This post explains how to securely lock a bicycle – so that it is safe when left outside, unattended. What to look out for, how to do it properly. A separate post gives some practical ideas for storing a bicycle indoors (inside a flat is definitely safer than in the street).
Often people get put off using bicycles as a means of transport by bicycle thefts. Bicycle safety is like an anecdote of two men walking the desert, one carrying a pair of running shoes in “case a lion shows up”. His friend asks him if he thinks he’ll outrun a lion. He replies: “I just need to outrun you”. 🙂
As long as your bicycle is cheaper (looking) than other bicycles and locked better than other bicycles, it is quite safe. This post gives advice on locking techniques. For advice on how to choose a good lock, take a look here: Bicycle locks.
The point of locking a bicycle is not to make it impossible to be stolen – such locks don’t exist. It is important just to make it not worth the bother to thieves – because there is a lot of easier prey in the street. How to achieve that?
If the bicycle can’t be carried along all the time, it is best left in a crowded, lit public place. Backyard, or a building corridor are places where thieves can work easily, hearing and seeing if anyone is approaching. A corridor in front of a flat is one of the worst places to lock a bike.
Apart from those, perhaps the most dangerous place is “just for a minute“. Bike left just for a minute, unlocked, even if in the site of the owner is easy to sit on and ride off. It happens. Entering a shop for a second, or carrying a load and leaning the bike against a wall, just to put the load in the gateway, or in a car are also situations that thieves often use.
If the bike is expensive, or looking expensive, with disc brakes, shock absorbers, leather saddle, or other sought-after parts, the risk of theft is higher. Clean, neat-looking bicycles that catch the eye are also more likely to get stolen.
A key point. If a bicycle is locked so that it can easily be carried away and then have locks open at one’s convenience, it is an easy target. Always make sure the bicycle frame is locked to an object that is not easier to cut than the lock itself.
POOR bicycle locking technique:
- Thin metal on some bicycle parkings that can easily be cut is a bad idea. Make sure the frame is locked to a sturdy, hard-to-hack post, or a tree.
- Locking wheels to the frame so that they can’t turn, but not locking the frame to a post or something. Bicycle can easily be carried away and locks open at one’s convenience at home.
- Locking just wheels, not the frame itself, to a post or a tree. Wheels are simply taken off and left, while the rest of the bike is carried away.
- Locking the frame, but leaving the chain close to the ground. Ground provides lots of leverage for different cutting tools. Keep locks as high as possible.
- Having too long, too wide locks and padlocks, leaving room to insert leverage metal bars, car lifting jacks etc – is also a bad idea.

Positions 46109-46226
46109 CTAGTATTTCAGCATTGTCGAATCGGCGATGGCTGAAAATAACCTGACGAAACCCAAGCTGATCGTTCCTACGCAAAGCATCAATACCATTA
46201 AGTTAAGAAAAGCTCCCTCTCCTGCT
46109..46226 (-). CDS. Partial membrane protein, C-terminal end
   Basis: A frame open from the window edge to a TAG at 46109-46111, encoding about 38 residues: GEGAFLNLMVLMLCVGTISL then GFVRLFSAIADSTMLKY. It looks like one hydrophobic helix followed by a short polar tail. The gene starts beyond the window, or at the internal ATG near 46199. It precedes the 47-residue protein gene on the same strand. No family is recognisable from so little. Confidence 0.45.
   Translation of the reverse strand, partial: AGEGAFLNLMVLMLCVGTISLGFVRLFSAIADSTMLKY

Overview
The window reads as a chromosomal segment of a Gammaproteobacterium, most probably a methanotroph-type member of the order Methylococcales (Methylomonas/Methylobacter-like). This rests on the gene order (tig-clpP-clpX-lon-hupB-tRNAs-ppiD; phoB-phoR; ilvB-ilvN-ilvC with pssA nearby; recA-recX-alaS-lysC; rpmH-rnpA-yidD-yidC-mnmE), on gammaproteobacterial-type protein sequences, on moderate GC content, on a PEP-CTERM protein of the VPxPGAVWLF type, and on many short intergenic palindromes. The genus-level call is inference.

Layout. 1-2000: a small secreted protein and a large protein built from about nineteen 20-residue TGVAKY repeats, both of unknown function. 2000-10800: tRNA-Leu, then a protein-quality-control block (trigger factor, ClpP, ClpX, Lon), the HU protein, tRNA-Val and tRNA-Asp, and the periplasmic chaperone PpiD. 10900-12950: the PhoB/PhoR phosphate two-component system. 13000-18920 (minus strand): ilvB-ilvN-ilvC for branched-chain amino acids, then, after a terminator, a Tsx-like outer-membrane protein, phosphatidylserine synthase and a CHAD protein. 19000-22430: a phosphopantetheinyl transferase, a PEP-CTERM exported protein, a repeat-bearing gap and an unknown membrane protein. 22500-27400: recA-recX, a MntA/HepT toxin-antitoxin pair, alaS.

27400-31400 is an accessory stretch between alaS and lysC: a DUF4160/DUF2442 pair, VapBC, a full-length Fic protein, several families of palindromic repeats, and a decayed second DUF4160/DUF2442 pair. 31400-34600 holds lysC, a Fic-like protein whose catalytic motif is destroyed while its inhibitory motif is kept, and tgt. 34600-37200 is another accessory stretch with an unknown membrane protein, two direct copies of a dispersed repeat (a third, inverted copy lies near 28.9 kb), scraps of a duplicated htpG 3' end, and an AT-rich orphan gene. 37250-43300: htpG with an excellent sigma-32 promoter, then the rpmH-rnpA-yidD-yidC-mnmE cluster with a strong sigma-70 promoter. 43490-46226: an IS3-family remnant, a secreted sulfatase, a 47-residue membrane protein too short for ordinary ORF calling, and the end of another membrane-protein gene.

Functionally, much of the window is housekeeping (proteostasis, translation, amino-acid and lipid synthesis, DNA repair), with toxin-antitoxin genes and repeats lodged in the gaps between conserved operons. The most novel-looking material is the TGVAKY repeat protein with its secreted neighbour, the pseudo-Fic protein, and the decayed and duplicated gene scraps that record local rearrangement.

Here are a few examples of poorly locked bicycles:
GOOD bicycle locking technique:
- Lock the frame to a strong immobile object, putting the lock through the frame so that it can’t be taken off without cutting the frame (or the lock).
- Lock both wheels (to the frame, or an immobile object).
- Make sure saddle, or other expensive parts are either taken off, or locked to the frame as well.
It is practical to have one strong, sturdy, heavy lock to lock the frame (and a wheel too) to a post, then use a cable to lock the other wheel.
The saddle can remain always chained to the frame, wherever the bike is ridden.
Here are some examples of well-locked bicycles:
Good locking technique makes the job difficult for thieves. To steal anything valuable from the bike, they have to cut at least one lock/cable.
If a U-lock is used, ensure there is no free room left – if it’s a long one, lock both frame and a wheel. So that a car lifting jack can not be put inside.
In the case of a very small U-lock, one could lock just the rear wheel to a post, but through the bicycle’s rear triangle. This makes it impossible to remove the rear wheel without cutting the lock, the frame, or the rear wheel rim. Cutting a wheel rim is a tedious job (remove tyre, tube, cut the whole rim in a tight place…).
Read about this method from the late legend Sheldon Brown.
There are several basic lock types:
- Chain (and a padlock)
- Cable (with or without its own lock)
- Folding lock
All the lock types are good. If one carries two locks, it is a good idea to combine a cable with one of the other 3 types. This is because it takes different kinds of tools for those locks: cables are usually cut, while the others are sawn, or broken (or cut if they are too thin, which is explained in the Bicycle locks post.).
Even a well-locked bicycle with a good lock takes just about 20 minutes to hack. If the thief uses a battery-powered angle grinder, it is just a few minutes. So no method is 100% safe. However, if the bike is better locked than the other bikes in the street and it doesn’t look more expensive, there is a much greater chance it will wait for you where you left it.
In contrast, cheap bad locks, and poorly locked bicycles are taken within a minute or less, with ordinary tools every small thief has, or even without any tools.